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Australian Journal of Asian Law

Abstract from Volume 10 No 2 (2008)

The Newly Introduced Criminal Jury Trial in Korea: A Historic Step Toward 'Criminal Justice by the People'

Kuk Cho is Professor of Law, Seoul National University College of Law and Commissioner of the National Human Rights Commission of Korea. He received an LLB in 1986 and an LLM in 1989 from Seoul National University College of Law; an LLM in 1995 and a JSD in 1997 from the University of California at Berkeley School of Law; was a Visiting Scholar, University of Leeds Centre for Criminal Justice Studies, UK (1998); a Visiting Research Fellow; University of Oxford Centre for Socio-Legal Studies, UK (1998), and a Visiting Scholar, Harvard-Yenching Institute (2005-06). The names of the Korean authors who have published in English are given as they are in their publications. This article benefits from financial support by the Law Research Institute, Seoul National University.

Until the National Assembly passed the Lay Participation in Criminal Trials Law in June 2007, Korean citizens had never participated in trials. Koreans are now taking part in criminal justice as active deciders, not as passive beneficiaries or onlookers. The introduction of jury trials is thus a drastic change for Korean criminal justice. It was a result of both the rapid growth of political democracy and widespread doubts about the integrity of the judiciary. It was also a part of an ongoing international trend to introduce or resurrect jury trials after the collapse of authoritarian regimes. The newly introduced jury trial in Korea will certainly change the fundamentals of criminal trials, modifying the role of the judge, trial strategies and evidentiary rules. The Korean jury trial system, however, differs from other legal systems regarding the scope of crimes eligible for jury trial, the method and process of reaching a verdict, and the effect of jury opinions on the ultimate verdict.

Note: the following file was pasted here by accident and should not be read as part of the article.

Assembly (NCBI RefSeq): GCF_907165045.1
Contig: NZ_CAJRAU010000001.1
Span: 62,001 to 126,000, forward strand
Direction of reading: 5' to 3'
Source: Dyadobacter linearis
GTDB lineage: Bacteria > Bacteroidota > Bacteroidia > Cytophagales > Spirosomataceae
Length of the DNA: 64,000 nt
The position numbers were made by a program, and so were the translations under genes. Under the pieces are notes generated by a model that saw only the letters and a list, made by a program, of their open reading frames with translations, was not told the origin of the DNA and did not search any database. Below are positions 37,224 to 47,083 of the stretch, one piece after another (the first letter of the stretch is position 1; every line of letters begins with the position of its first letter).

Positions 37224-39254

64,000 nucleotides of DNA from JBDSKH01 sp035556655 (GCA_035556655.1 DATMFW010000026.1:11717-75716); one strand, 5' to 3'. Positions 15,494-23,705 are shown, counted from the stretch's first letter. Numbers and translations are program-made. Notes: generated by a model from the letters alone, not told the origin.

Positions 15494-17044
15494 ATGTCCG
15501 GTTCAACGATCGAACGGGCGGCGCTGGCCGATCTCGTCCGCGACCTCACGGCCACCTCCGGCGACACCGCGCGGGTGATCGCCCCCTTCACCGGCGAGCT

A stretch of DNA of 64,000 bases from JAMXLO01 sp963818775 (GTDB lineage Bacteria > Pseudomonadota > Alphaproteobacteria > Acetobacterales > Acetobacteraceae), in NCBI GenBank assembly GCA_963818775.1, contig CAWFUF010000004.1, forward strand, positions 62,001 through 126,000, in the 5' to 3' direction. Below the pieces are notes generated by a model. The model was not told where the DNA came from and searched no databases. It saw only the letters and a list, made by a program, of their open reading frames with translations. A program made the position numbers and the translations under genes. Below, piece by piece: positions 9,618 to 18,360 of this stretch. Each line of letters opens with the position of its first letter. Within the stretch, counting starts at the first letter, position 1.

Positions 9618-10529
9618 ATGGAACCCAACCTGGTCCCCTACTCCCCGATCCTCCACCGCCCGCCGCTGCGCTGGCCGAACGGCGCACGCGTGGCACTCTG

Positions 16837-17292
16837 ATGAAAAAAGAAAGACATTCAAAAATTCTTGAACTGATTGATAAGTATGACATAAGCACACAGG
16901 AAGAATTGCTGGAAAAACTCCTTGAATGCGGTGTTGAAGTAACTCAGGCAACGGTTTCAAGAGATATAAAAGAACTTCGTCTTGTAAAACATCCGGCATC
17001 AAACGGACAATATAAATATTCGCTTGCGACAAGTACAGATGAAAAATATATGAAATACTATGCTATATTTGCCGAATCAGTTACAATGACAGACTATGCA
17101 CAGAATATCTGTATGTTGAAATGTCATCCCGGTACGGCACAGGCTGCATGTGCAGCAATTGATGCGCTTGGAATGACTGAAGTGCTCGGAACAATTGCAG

(2008) 10(2) Asian Law 268

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